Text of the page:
As these ingredients sauteed in olive oil, I added four chicken breasts purchased from the Fresh Cuts Butcher Shop. I covered the chicken with chicken broth, and then I added quite a lot of paprika and a good amount of P's Bavarian Seasoning (a mixture of crushed brown mustard, rosemary, garlic, thyme, bay leaves, and sage), which I thought apropos for the dish. I also added two more bay leaves and then covered the dish to cook until the chicken was done. I pulled the meat from the bones and added a little more Salt. To finish the Paprikash, I added about a cup of sour cream and continued cooking until it was warmed through.
Truly, though, the best part about this dish is the Spaetzel. Spaetzel means "little sparrow," and I enjoy that part of it, also. It is pretty easy to make, once you get your ingredients together: flour, an egg, salt, and water. Mix that up until your dough forms and then cut little spaetzels with your knife. I think I may have made mine slightly larger than most, but again, that is the cook's prerogative. Throw them into the boiling water until they bob to the top. I suppose you could stop here and eat your dinner, but one more step makes all the difference in the world.
Let the sparrows fly into a skillet containing a pat of melted butter. Coat the sparrows, and add a bit of salt and Green-Can cheese. Saute them until they brown a little and serve them with your Paprikash. As I said, das schmeckt! Abendessen! Ganz Gut! Bis Spater!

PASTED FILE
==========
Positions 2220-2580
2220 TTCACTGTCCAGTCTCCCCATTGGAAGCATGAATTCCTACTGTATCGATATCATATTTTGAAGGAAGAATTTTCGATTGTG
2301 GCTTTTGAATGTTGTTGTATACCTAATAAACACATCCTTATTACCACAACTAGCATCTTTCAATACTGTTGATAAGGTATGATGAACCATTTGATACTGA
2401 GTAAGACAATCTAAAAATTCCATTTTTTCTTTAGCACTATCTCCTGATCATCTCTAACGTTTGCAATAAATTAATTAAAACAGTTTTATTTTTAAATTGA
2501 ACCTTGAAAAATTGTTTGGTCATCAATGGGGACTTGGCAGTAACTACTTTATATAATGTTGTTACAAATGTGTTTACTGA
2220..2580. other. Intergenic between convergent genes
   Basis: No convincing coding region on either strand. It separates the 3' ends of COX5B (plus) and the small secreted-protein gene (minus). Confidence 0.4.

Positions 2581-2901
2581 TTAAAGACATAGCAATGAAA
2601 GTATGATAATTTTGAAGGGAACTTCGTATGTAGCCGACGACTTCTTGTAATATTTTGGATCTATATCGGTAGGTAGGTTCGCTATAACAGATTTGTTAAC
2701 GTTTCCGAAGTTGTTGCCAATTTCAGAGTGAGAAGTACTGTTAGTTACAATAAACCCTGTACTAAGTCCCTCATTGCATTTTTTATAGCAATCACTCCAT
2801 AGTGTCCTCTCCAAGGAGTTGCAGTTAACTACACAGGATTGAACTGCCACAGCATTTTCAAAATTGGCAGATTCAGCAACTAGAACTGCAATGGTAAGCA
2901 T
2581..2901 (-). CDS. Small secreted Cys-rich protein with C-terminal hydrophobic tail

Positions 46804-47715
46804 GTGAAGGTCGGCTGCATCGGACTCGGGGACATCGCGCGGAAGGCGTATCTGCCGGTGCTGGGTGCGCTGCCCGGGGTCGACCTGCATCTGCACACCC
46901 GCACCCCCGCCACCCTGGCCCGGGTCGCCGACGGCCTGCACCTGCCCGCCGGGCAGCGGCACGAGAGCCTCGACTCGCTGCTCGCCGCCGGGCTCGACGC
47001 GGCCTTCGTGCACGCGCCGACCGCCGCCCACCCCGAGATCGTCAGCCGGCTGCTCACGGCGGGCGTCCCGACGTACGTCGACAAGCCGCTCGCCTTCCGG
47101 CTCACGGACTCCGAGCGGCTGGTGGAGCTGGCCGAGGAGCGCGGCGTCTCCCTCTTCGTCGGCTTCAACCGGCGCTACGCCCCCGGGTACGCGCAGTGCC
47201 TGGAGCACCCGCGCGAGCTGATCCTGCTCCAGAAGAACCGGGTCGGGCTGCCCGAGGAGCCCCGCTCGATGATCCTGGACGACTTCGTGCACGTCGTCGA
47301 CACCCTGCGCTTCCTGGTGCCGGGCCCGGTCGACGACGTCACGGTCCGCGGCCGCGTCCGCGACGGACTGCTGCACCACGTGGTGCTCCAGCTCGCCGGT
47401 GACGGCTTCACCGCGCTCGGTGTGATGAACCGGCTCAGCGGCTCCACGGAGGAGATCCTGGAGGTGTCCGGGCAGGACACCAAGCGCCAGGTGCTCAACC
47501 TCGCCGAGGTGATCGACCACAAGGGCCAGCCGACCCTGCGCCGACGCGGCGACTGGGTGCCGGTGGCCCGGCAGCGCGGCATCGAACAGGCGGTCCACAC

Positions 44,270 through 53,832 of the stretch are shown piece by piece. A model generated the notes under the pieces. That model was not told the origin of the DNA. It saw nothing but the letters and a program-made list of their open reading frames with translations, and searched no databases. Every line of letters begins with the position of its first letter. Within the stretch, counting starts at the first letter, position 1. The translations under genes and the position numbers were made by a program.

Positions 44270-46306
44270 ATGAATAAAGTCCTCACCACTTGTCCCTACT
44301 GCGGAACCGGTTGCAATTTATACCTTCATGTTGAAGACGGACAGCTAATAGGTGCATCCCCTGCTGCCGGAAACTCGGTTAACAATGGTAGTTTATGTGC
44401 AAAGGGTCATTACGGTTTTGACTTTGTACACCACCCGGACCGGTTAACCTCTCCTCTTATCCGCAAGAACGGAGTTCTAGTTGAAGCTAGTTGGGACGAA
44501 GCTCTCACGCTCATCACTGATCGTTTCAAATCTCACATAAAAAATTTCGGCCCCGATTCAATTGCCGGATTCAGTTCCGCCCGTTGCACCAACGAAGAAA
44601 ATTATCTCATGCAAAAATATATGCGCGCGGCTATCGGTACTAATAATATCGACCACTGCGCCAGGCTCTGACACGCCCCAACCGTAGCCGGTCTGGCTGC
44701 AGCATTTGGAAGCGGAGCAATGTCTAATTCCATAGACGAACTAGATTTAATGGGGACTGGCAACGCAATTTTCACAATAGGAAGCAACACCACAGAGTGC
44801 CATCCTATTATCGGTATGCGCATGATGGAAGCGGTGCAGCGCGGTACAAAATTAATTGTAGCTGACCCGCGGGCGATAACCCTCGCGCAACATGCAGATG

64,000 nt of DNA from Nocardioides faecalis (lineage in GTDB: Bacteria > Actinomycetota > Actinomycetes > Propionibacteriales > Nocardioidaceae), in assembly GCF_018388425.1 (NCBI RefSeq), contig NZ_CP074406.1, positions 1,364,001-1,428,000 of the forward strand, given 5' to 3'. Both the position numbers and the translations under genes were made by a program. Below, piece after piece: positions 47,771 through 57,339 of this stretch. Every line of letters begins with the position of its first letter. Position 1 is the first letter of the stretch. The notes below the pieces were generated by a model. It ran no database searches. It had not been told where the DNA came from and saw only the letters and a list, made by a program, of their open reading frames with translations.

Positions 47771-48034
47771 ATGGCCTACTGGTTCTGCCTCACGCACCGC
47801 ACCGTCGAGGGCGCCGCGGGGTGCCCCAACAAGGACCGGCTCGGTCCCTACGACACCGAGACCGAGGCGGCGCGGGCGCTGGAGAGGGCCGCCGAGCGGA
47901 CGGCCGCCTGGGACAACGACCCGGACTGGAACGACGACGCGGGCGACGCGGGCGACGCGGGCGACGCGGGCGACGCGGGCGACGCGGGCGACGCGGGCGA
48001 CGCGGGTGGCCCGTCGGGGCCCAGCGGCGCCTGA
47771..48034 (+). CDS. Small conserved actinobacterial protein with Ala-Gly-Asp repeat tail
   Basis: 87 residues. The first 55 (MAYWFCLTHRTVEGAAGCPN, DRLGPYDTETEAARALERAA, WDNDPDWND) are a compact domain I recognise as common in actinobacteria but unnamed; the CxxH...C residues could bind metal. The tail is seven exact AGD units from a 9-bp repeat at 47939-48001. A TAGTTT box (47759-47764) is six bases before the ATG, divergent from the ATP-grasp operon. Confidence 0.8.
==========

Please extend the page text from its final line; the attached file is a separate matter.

Monday, April 19, 2010
Pizza Day. I have only wanted to eat pizza lately because I am a pizza bum. I checked a few local menus, but for good-quality pie, their prices are more than I wanted to spend. My favorite local joint is going down the tubes, or so it appears to me based on my last visit there, and I am surly today anyhow so I baked my own damn pizza.
Flour, salt, water, yeast, a little olive oil makes the crust that I use. Mix it, knead it, raise it. Flatten it out with your hands. Good therapy.
I took a ride down to the 505 Market on Greene Street today for some local meat and veggers. I watched "Food, Inc." a few days ago, so I was pretty disgusted and bummed out by what I saw. I do not think I am willing to end my carnivorous ways, but I wanted to buy some meat that was local, grass-fed and clean. I bought a few tomatoes, a few button mushrooms, and then I stopped at HT for some store-made mozzarella that was pretty good.
I wanted to make a Margherita pizza and a carmelized onion and mushroom pizza. Both turned out okay. I pulled them from the oven before they could cook to the point of brownness that I like, but the wife will probably throw hers on the pizzazz machine when she gets home, and that will finish the pizzas.
For the Margherita, which is not the authentic Neopolitan version but a corruption of it, I used a bit of sauce that was simply canned crushed toms, a little olive oil, and salt. Apparently, a council in Naples has declared the exact specifications for this pizza to be considered authentic, but I do not have a wood-burning oven and a few other items. Spread the sauce in a fair amount, cover it with sliced tomatoes, a generous amount of mozzarella cheese, and top with basil. I used a lot of basil. The initial offering was cooking away to crispness atop the pie, so I added more. Pretty good, though I should have cooked the crust a little before adding the heavy and wet tomatoes.